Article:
Things are going to be really exciting around here starting in the next couple of weeks, and I am thrilled that some of my ideas are going to get out into the world to share with everyone!

How does my work differ from others of its genre?

I'm still in the fairly early stages of my visual art work, but I think that some of my creativity coaching experience and my writing experience are making their way into my art and helping to put my own personal stamp on it.  In coaching I work with making small changes a lot, and I find that I approach my paintings that way, adding a few dots here or lines there and then letting it be until the next idea comes.  And from my writing I seem to have brought the idea of leaving some things to the viewer's imagination--I'm finding that I really like a small amount of detail and a lot of hints of things.  I may branch out and do things like more shaded and detailed faces, etc., but right now I'm really enjoying what I'm doing.

Why do I write/create what I do?

My writing and painting tends to be about mysterious things--fairies and magic and secret things that are hard to see.  I like to explore the ideas of hidden realms and magic in our own world in my writing, and this is starting to emerge in my painting as well.  I don't have an explanation for why I love these things, though.  I always have (my mother will tell you that by the age of two I had to watch every monster movie that came on, and I never missed a showing of Alice in Wonderland or The Wizard of Oz.)

I think we are born with a pull toward certain things.  We often learn to cover it up, ignore it, pretend it isn't there, but our hearts have things they gravitate toward, and mine loves all things strange and weird and inexplicable.  And I think it's very important to listen to what pulls your heart, and if you can't hear it or feel it any more, I think it's incredibly important to excavate for it.  As Rumi said, “Let yourself be silently drawn by the strange pull of what you really love. It will not lead you astray.”

How does your writing/creating process work?

It works best in small bursts.  I am rarely the sort who sits down to work and stays there for six hours.  I lay down a layer of paint then wander off to do other things while it dries, then I come back and do the next bit--sometimes that means painting for ten minutes, other times I might be there an hour depending on what I'm doing.  But bits and pieces and spurts work best for me.  For writing, too--I write best when I set a time for ten or fifteen minutes and then sit back for a minute or two (or five if I need more coffee or tea), and then do it again.  I guess I'm a sprinter rather than a marathoner.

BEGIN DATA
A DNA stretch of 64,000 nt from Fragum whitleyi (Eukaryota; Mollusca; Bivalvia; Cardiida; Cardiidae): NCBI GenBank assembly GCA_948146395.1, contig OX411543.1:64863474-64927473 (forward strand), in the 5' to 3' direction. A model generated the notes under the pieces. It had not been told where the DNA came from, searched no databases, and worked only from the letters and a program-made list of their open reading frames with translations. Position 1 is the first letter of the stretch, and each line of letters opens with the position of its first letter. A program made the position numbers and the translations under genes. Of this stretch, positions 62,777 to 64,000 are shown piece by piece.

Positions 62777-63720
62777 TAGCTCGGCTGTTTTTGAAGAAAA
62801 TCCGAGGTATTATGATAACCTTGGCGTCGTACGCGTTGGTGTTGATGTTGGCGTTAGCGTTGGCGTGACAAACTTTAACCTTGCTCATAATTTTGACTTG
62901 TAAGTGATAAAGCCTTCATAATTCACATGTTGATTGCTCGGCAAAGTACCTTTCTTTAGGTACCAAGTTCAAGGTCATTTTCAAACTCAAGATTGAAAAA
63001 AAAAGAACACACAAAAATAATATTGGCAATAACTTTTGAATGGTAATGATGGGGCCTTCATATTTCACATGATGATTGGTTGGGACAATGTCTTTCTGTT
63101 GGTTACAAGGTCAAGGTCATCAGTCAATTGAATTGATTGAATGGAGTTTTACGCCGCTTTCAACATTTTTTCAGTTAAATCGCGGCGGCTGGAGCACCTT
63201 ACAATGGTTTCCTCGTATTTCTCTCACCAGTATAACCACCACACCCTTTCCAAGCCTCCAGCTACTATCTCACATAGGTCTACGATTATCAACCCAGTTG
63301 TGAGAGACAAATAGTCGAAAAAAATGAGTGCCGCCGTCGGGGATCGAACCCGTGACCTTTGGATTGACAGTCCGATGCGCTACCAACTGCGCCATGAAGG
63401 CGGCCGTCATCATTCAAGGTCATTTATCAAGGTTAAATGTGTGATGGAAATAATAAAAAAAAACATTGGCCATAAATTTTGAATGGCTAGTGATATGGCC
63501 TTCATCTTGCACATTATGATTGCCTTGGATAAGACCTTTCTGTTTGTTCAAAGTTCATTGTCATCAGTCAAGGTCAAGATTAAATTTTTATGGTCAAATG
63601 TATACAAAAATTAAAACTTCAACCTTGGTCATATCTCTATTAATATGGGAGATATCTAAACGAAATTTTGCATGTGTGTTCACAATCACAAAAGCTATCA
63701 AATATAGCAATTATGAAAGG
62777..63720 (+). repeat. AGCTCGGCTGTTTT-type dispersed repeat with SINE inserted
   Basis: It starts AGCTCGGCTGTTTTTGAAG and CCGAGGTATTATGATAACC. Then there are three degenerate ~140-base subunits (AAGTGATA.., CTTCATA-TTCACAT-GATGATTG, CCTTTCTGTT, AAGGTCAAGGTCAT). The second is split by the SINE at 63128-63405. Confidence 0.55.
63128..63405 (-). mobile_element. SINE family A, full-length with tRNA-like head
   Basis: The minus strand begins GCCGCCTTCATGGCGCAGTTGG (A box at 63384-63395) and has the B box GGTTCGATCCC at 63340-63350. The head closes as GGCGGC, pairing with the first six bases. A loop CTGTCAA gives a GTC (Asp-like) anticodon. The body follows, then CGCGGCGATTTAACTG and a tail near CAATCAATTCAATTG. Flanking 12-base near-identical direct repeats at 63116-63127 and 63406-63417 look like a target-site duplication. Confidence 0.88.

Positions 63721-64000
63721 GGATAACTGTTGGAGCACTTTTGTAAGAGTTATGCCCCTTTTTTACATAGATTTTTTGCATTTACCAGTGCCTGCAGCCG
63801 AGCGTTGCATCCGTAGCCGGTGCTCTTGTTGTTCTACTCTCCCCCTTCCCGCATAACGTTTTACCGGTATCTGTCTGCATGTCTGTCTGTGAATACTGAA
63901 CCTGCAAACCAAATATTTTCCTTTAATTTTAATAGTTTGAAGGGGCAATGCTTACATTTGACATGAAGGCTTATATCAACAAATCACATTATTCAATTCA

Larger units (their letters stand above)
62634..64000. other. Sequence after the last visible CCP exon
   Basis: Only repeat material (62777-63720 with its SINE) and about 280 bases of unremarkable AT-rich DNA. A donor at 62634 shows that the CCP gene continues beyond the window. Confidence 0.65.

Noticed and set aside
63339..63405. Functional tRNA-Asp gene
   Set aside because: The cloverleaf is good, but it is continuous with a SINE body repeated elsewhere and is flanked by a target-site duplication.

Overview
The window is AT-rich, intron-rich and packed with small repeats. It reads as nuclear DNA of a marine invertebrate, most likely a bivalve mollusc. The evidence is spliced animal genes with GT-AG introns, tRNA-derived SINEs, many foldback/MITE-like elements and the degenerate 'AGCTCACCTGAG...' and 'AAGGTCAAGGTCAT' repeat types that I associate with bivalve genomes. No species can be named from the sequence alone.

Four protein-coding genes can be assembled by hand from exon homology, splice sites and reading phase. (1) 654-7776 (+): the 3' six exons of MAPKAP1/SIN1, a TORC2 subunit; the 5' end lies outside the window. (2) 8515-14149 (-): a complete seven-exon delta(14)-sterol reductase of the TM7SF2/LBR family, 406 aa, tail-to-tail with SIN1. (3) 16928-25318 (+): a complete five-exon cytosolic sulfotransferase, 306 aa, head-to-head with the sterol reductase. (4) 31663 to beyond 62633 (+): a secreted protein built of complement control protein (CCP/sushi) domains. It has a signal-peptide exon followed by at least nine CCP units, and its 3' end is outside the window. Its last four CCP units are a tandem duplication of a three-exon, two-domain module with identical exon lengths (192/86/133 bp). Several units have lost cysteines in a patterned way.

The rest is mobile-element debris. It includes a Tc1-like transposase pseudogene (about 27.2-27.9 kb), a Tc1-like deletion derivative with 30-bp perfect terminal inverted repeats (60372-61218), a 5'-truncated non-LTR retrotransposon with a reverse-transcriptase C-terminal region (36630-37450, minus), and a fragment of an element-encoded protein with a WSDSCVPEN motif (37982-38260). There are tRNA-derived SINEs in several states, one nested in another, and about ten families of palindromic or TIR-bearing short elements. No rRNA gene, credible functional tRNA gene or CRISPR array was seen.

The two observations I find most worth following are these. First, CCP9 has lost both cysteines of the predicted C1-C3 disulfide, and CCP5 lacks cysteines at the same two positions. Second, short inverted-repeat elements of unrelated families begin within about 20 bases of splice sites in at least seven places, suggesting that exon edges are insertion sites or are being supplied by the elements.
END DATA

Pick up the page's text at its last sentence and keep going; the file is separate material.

So there's a little bit about me.  Now the super-exciting part of the tour!  I get to introduce you to some great fellow creatives who agreed to join in on this journey.  Go visit their blogs and see what they're up to, and make sure to check in next Monday (June 9) for their blog tour posts.

Adriane Giberson

Adriane is a creative human living in BC, who has on occasion been called a Renaissance Woman. Ever delving into the mysteries of the life of art and the art of living & sharing the journey via the interwebz.

You can find Adriane online at http://adriane745.wix.com/theartsyfartsychick

Paula Kumert

Paula is a memory keeper, making time and space for her creativity in Buenos Aires, Argentina.

You can find Paula online at http://keepitsimplemakeitgreat.blogspot.com/

Barbara Martin

Barbara is a writer, artist, and all-around creative making lots art and hosting meetings and workshops for fellow creatives in Oregon.

You can find Barbara online at http://www.barbaramartinart.com/

 

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4

I am
I am liking affirmations more and more every day.

I confess--I used to kind of hate affirmations.  I wanted to do them and be all enlightened and zen, but they didn't click for me.  They felt silly and fake and I felt silly and fake saying them.  I'd try them out, but instead of feeling buoyed up or motivated, I would feel annoyed.  "That's not true!" I'd think.  Then I'd go off and do something else, often the very thing I was trying to affirm myself out of. Then I started my Kaizen-Muse Creativity Coaching ™ training, and I learned how to actually use affirmations (thank you to my wonderful mentor coach Lisa Dieken for helping me with this!).  Admittedly I don't use them that much still (by now, not using them is a habit), but I like them now and feel like I understand them much better.  I have learned how to help my clients find good, useful affirmations, and I'm enjoying honing my skills in creating them. If you'd like to try working with affirmations, here are some tips to help make them more effective:

  • Create your own affirmations rather than using ones written by someone else; use words you would actually say in conversation
  • If you do want to use an affirmation written by someone else, change the wording so it sounds like something you would actually say
  • Put reminders around to help you remember to use your affirmations so you give them a real chance to work for you
  • If an affirmation isn't feeling right for you, change it or use another rather than try to use one that doesn't feel like you
  • Once you have the wording down, work with an affirmation for at least two weeks before you decide whether or not it's working for you

You might also want to browse through a few of the millions of online pages and articles for more in-depth info on affirmations and how to use them.  And keep an open mind.  You never know what might happen with the right words and attitude!